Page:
You send in a job application, and within days, you receive a job interview. Your interview has now come and gone. Unfortunately, you haven’t heard back from the hiring manager. At this point, fear and anxiety have set in. When are you going to hear back, if at all? For starters, this is a common occurrence in the hiring process. Here are five reasons why you haven’t heard from your potential future employer yet.
Hiring Managers Still Interviewing Candidates
You are not the only person who applied for the job. In addition, you are not the only applicant who made it to the interviewing stage. When it comes to an open job position, there are various factors hiring managers must consider with their potential hires. Managers assess every candidate’s experience level, former employer recommendations, available start times, and more. That said, it can take time for hiring managers to read through every application before scheduling a call and learning more about each candidate. Sending a follow-up email would not push you to the front of the pack. It may even give your potential employers the idea you are too desperate for the position. Instead, send a thank you email to the hiring manager after the interview to reconfirm your interest in the role.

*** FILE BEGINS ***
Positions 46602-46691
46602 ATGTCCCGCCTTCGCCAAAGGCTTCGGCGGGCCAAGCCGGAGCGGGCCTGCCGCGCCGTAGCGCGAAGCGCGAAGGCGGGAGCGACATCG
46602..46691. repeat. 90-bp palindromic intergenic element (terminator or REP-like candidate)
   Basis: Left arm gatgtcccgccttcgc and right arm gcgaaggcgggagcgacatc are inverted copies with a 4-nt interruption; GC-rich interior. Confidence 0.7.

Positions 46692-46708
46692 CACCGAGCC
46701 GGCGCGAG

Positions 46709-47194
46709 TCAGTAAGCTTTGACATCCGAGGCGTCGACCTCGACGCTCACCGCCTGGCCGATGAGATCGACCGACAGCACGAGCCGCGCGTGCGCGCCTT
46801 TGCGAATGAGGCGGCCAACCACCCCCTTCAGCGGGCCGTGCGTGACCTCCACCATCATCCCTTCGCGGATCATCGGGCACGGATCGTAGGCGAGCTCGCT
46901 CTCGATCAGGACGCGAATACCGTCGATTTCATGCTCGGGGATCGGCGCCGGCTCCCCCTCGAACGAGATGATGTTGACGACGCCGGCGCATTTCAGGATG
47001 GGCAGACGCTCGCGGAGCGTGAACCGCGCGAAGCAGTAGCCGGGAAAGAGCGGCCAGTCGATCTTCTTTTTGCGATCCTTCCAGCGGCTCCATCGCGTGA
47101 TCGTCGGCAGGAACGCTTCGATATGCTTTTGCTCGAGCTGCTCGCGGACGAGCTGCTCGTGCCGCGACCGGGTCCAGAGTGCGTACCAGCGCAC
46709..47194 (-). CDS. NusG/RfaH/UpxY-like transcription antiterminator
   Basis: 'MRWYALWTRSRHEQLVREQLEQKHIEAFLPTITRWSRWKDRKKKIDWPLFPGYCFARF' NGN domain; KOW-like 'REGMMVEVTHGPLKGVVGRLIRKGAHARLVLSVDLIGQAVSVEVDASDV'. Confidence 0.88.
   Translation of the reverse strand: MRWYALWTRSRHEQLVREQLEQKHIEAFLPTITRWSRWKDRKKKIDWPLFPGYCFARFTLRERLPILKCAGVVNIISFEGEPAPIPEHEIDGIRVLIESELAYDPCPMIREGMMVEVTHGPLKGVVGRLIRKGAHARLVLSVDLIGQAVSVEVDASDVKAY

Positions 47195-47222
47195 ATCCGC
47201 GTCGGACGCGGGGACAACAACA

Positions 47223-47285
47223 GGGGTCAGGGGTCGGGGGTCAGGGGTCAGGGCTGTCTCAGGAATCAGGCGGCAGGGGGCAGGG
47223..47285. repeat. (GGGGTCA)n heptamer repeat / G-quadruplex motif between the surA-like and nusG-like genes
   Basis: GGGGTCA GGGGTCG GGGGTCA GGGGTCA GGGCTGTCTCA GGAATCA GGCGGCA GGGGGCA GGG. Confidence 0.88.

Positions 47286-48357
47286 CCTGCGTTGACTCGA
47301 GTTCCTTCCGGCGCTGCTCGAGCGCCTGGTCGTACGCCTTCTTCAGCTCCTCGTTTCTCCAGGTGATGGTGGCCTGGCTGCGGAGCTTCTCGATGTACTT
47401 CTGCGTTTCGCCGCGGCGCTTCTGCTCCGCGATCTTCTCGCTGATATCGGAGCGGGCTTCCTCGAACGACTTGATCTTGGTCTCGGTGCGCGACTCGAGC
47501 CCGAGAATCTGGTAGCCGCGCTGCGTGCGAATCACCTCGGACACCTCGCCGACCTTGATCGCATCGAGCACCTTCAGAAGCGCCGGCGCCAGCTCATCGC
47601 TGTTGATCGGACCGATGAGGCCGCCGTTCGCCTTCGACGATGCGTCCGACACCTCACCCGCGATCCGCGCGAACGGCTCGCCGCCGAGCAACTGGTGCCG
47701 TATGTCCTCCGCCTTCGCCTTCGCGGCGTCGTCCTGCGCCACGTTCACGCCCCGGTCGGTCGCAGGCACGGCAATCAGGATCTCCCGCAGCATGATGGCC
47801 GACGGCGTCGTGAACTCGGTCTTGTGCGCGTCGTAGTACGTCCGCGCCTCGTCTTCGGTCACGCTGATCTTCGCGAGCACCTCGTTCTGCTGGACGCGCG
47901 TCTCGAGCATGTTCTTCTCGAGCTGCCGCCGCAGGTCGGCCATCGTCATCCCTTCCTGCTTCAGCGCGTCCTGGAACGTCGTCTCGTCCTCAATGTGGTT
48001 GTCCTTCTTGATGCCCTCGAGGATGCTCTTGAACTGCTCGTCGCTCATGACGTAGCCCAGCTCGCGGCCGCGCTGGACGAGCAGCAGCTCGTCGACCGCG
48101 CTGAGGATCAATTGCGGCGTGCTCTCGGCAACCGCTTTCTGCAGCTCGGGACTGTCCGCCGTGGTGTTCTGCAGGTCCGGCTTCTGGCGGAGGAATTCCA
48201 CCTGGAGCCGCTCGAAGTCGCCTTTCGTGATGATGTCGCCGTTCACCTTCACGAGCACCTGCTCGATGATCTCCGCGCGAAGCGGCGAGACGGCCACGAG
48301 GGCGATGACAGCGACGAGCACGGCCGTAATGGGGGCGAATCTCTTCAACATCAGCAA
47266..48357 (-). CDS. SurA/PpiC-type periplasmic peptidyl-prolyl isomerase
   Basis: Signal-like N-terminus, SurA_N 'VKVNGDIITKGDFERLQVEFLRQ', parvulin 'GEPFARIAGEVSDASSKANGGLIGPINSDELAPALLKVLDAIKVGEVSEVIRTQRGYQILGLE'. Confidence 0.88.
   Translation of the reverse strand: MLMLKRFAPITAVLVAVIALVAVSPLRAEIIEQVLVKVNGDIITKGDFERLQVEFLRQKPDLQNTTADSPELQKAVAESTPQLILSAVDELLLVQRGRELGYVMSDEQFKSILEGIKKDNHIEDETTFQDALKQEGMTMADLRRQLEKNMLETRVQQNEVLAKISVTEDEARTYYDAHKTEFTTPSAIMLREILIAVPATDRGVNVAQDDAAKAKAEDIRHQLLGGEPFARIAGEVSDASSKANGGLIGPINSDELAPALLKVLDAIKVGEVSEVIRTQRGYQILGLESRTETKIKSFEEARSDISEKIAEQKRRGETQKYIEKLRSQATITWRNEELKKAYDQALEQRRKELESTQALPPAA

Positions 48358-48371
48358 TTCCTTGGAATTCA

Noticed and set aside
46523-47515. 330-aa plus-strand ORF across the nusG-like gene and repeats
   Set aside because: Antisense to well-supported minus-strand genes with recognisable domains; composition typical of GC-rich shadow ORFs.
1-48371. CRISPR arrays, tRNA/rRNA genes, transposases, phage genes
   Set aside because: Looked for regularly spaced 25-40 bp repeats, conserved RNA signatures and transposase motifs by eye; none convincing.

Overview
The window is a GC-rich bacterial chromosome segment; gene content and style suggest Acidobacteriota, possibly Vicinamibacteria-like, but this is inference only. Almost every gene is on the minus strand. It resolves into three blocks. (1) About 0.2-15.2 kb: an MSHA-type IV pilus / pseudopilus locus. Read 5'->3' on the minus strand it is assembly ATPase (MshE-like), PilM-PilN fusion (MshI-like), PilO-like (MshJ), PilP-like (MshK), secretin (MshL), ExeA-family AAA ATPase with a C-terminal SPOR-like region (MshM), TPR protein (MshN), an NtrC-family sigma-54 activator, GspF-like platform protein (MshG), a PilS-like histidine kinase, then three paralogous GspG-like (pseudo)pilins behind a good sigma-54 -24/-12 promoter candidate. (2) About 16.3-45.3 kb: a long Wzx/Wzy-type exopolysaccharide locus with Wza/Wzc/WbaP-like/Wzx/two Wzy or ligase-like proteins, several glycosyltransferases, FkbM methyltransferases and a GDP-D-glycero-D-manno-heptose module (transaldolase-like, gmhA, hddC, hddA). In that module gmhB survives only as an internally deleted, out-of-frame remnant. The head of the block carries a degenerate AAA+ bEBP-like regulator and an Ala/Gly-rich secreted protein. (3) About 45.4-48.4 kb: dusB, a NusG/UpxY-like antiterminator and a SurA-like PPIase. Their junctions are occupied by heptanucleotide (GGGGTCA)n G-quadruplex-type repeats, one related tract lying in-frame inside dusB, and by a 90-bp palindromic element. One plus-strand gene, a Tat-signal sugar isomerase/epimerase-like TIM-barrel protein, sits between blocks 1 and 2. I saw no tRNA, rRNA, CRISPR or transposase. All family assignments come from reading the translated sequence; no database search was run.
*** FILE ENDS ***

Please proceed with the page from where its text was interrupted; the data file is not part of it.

Changes In The Hiring Team
The hiring manager you initially coordinated your interview with could have left the company. Instead of an employer taking their former employee’s feedback on your application, the company may hire a replacement to reevaluate the potential hires. If you remember the name of the person who hired you, it doesn’t hurt to look them up on LinkedIn to cover your bases and ensure your application is still in the review stage.
Most jobs require potential candidates to conduct background checks. In some cases, companies use a third-party business or the government to verify potential employees. That said, it could take an extended period to receive the results.
If you are applying for a job during the holidays, you can expect delays with correspondence. Most teams are out of the office. That said, you need to remain patient.
There is a possibility that the company is no longer interested in hiring for this position. Granted, employers should inform candidates about terminating an available job, but it’s not required. The best course of action is to give an employer 30 days. If you haven’t heard any news from the hiring manager, consider applying for another role.
The author’s content and opinions have not been pre-reviewed, approved or endorsed by Discover.